Support for a strong leader also rose in India, which stood out as the country with the highest level of support for that form of government, with 67% of those surveyed ranking it as a good system, an increase of 12 % from when Pew asked the question in 2017.

India's popular prime minister, Narendra Modi, has been criticized for eroding that country's democratic and secular traditions with his Hindu nationalist party. But the country's residents also reported a high level of satisfaction with democracy in the poll, and Wike said the two factors are intertwined in India.

“These authoritarian models have more support there,” Wike said. “That gives authorities some foundation of public support they can draw on.”

The poll found support for a strong leader increased the most in Mexico, where it jumped 23% since 2017. At the same time, Mexico was one of three countries where support for democracy increased — Brazil and Poland were the other two.

Support for more authoritarian leadership tended to be strongest among those with lower levels of education and income, as well as those on the ideological right. Poorer countries registered higher support for autocratic systems, including military rule. Having the military in control of governing also was backed by about a third of all residents in eight of what Pew called more “middle-income” countries, such as Mexico, India, Indonesia and South Africa. Overall, though, military rule is the least popular form of government, with a median of just 15% supporting it.

The U.S. is an outlier in multiple categories, including its support for more autocratic systems.

It was the wealthiest country surveyed, and while its support for autocratic systems was well below majority level — only 15% back military rule and 26% back a strong leader system — they were higher than half the other countries in the poll.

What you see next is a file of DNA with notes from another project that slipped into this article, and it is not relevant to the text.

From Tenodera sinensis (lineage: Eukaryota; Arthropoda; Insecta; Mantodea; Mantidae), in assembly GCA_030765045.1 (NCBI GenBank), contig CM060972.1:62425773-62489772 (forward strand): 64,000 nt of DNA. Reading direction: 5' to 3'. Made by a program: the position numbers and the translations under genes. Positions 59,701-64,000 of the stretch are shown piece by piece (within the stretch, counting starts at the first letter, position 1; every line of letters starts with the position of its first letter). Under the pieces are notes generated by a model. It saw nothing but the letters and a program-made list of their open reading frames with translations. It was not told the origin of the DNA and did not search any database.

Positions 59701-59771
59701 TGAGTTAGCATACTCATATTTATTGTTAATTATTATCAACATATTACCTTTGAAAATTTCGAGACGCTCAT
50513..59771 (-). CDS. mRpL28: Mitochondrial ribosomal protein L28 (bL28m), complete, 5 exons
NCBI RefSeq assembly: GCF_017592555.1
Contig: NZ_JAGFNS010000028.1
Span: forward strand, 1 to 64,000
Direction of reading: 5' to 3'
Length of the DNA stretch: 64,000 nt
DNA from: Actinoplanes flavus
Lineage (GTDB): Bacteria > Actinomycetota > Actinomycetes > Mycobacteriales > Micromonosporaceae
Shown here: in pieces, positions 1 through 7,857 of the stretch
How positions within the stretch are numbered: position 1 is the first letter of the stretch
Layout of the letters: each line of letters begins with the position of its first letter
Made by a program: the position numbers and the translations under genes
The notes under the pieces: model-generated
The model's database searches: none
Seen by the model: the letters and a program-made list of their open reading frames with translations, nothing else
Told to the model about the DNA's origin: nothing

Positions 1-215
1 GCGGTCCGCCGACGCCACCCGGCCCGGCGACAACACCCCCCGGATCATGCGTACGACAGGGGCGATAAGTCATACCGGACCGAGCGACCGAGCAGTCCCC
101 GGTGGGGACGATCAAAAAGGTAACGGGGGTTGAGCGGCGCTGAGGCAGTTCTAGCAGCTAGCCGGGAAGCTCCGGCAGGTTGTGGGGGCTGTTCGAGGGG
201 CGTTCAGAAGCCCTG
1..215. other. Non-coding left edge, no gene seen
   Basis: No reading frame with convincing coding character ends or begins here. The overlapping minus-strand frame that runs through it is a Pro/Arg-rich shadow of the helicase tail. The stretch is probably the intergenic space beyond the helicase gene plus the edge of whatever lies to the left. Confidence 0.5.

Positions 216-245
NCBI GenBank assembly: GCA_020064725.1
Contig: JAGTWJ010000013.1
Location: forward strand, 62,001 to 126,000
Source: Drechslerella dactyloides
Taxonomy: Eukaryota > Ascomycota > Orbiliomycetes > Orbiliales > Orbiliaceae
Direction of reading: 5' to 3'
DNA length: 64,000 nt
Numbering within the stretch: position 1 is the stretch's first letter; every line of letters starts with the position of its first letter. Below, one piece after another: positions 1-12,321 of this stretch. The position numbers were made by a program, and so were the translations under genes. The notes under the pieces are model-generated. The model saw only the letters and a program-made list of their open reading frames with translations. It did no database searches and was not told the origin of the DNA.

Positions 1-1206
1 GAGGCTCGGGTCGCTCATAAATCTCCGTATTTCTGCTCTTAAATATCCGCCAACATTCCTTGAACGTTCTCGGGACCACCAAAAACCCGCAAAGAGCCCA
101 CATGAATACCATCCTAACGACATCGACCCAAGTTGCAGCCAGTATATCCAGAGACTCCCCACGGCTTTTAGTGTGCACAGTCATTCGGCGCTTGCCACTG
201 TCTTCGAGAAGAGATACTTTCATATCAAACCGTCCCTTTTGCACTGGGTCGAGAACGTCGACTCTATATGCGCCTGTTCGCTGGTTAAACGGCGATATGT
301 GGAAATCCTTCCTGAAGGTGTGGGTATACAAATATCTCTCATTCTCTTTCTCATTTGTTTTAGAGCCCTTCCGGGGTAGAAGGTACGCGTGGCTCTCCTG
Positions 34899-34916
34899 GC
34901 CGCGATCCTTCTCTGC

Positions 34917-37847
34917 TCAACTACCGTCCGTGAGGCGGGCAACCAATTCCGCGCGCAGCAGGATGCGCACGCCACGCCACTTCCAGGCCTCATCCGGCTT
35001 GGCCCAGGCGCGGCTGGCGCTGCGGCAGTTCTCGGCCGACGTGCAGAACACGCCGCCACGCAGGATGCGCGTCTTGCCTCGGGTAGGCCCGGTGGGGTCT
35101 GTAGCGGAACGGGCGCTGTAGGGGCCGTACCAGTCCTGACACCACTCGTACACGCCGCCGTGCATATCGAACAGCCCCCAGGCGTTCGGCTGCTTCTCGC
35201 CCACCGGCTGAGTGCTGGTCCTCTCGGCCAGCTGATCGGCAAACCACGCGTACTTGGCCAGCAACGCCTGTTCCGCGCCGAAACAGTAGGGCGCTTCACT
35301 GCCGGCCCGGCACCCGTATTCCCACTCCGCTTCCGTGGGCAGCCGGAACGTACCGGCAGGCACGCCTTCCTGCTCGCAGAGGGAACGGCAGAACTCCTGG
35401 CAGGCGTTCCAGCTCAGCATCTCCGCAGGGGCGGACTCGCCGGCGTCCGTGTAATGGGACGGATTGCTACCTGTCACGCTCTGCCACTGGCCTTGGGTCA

That comes as former President Donald Trump, the leading candidate for the Republican Party's presidential nomination, has continued to speak warmly about authoritarian leaders, such as China's Xi Jinping, North Korea's Kim Jong Un and Russia's Vladimir Putin.

Wike said the U.S. also stands out for its polarization over questions of whether more diverse representation would improve the country's policies. A median of 50% across the surveyed countries believe policies would improve if more women were elected, while in the U.S. that share was only 42%.

Across the surveyed countries, a median of 46% believed electing more younger adults to office would improve policies, while in the U.S. that share was 38%, the second-lowest recorded after Japan. The U.S. also registered the largest ideological gap on the question, with 7 in 10 liberals saying younger leaders would improve conditions and only 2 in 10 conservatives agreeing.

While representative democracy was the most popular system, direct democracy, in which citizens themselves vote on major issues, was close behind, with a median of 70% saying it would be a good way to run their country. Pew also found an increase in support for a system run by experts rather than elected officials, with a median of 58% backing that model.

Pew surveyed 30,861 people in 24 countries between February and May 2023. The margin of error varied by country.